Pathways to work in the developing world: An analysis of young persons’ transition from school to the workplace

Author(s) : Dachille, Giuseppe; Manacorda, Marco; Ranzani, Marco; Rosati, Furio C
Abstract : Moving from education into the world of work is a crucial phase in youth lives. There is ample evidence that initial difficulties in this process might have long lasting consequences. The scarcity of information about middle and low income countries has especially hampered research in this area. This paper contributes to fill this gap by analysing the School to Work Transition Surveys carried out by the ILO in 28 low and middle income countries in 2012 and 2013. We use hazard models to estimate the duration, the determinants and the characteristics of the transition to the first job and to a stable job. We make use of the so-called split population model that allows to endogenously identify the share of the population expected to never transit to employment (or to stable employment) and to estimate the duration of the transition for the part of the population expected to eventually transit to employment (stable employment). The results indicate that in many countries a substantial share of youth, especially female, is expected to never transit to a job and remain unemployed or out of the labour force. The number of youth that can be expected to eventually obtain a stable job is, not surprisingly substantially lower. In several countries, especially but not exclusively in SSA, far less than half of the youth can be expected to transit to a stable job. This reflects, of course, not only the difficulties of youth in accessing such jobs, but also the structural unavailability of this kind of job in the economy considered. The duration of transition (for those expected to transit) to a first job highlights a dichotomous situation: a large group of youth is able to obtain a job within three months since leaving school, while the group that does not succeed in securing a job quickly faces long waiting times. The substantially smaller part of youth who eventually succeed in obtaining a stable job, faces very long transition time in most of the countries considered in this study. Differences between countries are large, albeit regional patterns emerge. They cannot be explained by the different characteristics of the youth in the countries considered. Structural factors linked to the economy and/or to the functioning of the labour market are relevant. The association of school to work transition characteristics and some indicators of the characteristics of the economy offers some suggestive correlations. The analysis has also evidenced the still persisting gender gap in the transition to work. Female, independently of their level of education and other household circumstances, are less likely to ever transit to a job and, if they do transit, face longer transition times than males. However, this disadvantage does not fully carry over to the probability of finding a stable job. The disadvantage of early school leavers appears to be substantial not only with respect to finding a stable job (as might been expected), but also in terms of finding any job. Children who left school by age 15, not a negligible numbers in the countries considered, have lower probability to transit to any job and, if they transit, they face longer transition times than their peers with higher level of education. This finding contradicts the somehow diffused opinion that the youth with higher levels of education faces the most difficulties in transiting to the labour market.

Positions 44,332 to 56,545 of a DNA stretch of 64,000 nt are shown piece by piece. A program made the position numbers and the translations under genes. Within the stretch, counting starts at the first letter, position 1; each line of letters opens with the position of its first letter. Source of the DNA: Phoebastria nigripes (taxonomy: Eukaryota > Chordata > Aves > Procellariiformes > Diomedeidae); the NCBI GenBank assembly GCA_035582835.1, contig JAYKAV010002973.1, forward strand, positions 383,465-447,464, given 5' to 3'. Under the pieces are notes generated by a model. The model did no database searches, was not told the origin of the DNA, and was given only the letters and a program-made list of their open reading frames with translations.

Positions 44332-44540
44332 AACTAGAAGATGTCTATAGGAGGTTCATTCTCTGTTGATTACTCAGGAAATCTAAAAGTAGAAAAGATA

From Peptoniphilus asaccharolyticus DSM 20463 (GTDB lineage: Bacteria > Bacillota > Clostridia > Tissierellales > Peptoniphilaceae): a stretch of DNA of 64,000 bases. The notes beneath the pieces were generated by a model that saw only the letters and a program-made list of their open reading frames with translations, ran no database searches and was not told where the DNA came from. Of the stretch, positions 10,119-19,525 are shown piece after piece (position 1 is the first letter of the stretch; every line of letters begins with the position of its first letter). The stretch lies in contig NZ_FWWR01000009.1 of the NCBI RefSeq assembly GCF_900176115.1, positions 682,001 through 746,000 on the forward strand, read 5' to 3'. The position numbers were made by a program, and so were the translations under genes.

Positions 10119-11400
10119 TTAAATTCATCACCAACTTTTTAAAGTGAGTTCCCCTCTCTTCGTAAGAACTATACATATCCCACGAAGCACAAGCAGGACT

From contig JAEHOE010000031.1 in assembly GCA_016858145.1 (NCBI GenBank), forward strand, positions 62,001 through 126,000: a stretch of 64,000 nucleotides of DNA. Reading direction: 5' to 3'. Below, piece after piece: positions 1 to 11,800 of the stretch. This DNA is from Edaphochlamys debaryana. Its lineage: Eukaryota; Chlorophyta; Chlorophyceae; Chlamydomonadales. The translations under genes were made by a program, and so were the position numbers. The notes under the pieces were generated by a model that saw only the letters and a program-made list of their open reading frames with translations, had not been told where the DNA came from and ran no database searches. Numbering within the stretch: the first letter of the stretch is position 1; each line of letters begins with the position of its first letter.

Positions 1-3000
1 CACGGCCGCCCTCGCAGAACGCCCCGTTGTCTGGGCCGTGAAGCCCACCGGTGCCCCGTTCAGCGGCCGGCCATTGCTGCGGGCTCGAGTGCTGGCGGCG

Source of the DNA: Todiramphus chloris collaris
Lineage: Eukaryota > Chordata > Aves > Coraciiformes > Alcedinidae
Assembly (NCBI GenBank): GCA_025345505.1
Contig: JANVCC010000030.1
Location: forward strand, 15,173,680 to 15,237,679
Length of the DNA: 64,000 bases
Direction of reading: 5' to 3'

Year : 2015
Country : Tanzania, Russian Federation, Liberia, Egypt, Vietnam, Nepal, Jamaica, Kyrgyz Republic, El Salvador, Samoa, Zambia, Jordan, Armenia, Brazil, Ukraine, Uganda, Togo, Colombia, Madagascar, Macedonia, FYR, Malawi, Cambodia, Benin, Moldova, Bangladesh, Occupied Palestinian Territory, Tunisia, Peru
Publisher : - -
Source : UCW Working Paper Series
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